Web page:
An early 80's is 30 years old now, so all the appliances are nearing the end of their useful life. Not that they can't be repaired, but usually the repair cost/problems are more than new ones. So, at minimum, be sure that they all work when you buy it. Refrigerator on both gas and electric, AC unit, water heater, furnace, water pump. If anything does not work, deduct the cost from what you were willing to pay for the rig. Do some research on costs of appliances.
The axels are about at the end of their useful life also and will need replacement soon, if not right now. New ones come with new brakes and bearings which decreases the cost of those items. If the tires are more than 5 years old, new ones will be needed now or very soon.
Look for any evidence of leaks which produce floor rot, one of the banes of all Airstreams. An ice pick is generally used to check for floor rot, especially in the rear end, and near the door and around the front. Floor rot is not easy, nor inexpensive to repair. Any soft spots are a big red flag.
Smell it. Does it smell moldy and damp? look especially hard at the floor condition and for other leaks.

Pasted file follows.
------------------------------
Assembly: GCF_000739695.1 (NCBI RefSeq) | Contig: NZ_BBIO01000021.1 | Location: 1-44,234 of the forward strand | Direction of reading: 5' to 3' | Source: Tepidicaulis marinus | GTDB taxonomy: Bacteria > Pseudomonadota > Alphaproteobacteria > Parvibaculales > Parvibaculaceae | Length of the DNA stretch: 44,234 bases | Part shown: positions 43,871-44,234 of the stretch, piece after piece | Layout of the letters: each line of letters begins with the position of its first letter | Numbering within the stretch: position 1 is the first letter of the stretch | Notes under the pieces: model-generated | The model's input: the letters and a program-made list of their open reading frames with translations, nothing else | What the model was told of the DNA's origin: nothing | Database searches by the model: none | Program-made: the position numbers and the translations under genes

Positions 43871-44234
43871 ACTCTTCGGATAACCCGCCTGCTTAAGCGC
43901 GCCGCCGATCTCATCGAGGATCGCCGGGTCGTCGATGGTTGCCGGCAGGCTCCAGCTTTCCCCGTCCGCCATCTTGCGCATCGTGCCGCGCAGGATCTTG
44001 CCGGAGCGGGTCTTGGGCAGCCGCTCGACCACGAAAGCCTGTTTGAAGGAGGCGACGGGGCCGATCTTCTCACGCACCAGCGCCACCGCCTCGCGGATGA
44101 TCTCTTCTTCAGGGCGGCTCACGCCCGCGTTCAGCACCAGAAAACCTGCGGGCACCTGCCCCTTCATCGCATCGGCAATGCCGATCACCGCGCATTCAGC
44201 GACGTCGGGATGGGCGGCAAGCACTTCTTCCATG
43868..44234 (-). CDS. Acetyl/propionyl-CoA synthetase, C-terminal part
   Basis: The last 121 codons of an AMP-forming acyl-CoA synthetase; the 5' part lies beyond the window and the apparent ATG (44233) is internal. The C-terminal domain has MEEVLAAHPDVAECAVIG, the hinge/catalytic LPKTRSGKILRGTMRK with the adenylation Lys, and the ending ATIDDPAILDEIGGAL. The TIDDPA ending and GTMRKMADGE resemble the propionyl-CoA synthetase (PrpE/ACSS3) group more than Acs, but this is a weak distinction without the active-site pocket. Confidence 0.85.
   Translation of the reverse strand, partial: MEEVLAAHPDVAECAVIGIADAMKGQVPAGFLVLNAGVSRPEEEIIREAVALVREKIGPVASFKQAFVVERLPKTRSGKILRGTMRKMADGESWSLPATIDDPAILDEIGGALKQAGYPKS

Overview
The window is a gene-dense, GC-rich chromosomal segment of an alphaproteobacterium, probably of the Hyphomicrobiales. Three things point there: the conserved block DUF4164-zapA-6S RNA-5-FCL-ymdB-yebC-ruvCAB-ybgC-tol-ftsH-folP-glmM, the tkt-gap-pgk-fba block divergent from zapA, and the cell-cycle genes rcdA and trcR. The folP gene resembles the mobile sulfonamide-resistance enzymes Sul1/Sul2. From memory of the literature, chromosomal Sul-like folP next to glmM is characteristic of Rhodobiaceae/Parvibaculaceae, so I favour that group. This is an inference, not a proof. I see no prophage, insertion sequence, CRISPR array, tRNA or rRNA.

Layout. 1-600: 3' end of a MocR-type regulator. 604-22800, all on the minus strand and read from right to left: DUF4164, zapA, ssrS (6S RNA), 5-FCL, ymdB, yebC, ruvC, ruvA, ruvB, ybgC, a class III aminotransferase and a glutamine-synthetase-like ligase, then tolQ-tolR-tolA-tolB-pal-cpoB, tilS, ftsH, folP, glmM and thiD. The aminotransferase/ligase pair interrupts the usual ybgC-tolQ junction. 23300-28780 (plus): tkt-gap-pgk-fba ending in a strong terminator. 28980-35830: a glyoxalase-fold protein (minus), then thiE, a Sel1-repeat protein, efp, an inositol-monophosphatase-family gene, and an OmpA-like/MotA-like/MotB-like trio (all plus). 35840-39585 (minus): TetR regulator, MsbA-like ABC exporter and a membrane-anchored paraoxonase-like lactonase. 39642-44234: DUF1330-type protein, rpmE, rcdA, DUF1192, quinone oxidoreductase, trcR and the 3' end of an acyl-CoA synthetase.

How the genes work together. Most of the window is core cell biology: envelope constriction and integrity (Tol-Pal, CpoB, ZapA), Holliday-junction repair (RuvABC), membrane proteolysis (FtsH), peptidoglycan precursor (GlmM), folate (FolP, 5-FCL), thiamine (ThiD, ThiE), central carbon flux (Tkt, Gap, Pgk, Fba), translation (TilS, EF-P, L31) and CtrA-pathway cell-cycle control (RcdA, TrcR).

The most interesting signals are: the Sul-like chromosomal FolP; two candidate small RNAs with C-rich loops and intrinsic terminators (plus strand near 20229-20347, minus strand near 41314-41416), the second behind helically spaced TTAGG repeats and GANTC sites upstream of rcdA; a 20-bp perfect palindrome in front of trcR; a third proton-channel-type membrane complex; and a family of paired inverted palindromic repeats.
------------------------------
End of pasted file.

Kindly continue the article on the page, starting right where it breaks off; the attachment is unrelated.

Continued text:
I am NOT trying to discourage you, but you should be well aware of what can go wrong and how much it may cost to repair/update the unit. You want a good experience, not a nightmare which sours you on RV's or Airstreams. So, do your homework and know what you are getting into.
BTW, almost everyone says that you are better off buying an already repaired/updated unit than a well worn one which you put a lot of money into after the purchase. So, look carefully, ask a lot of questions, don't go into it blind. There are quite a number of used larger Airstreams available, so don't worry about finding another, if one is not what you think it should be.
And we welcome you to the Airstream nuthouse.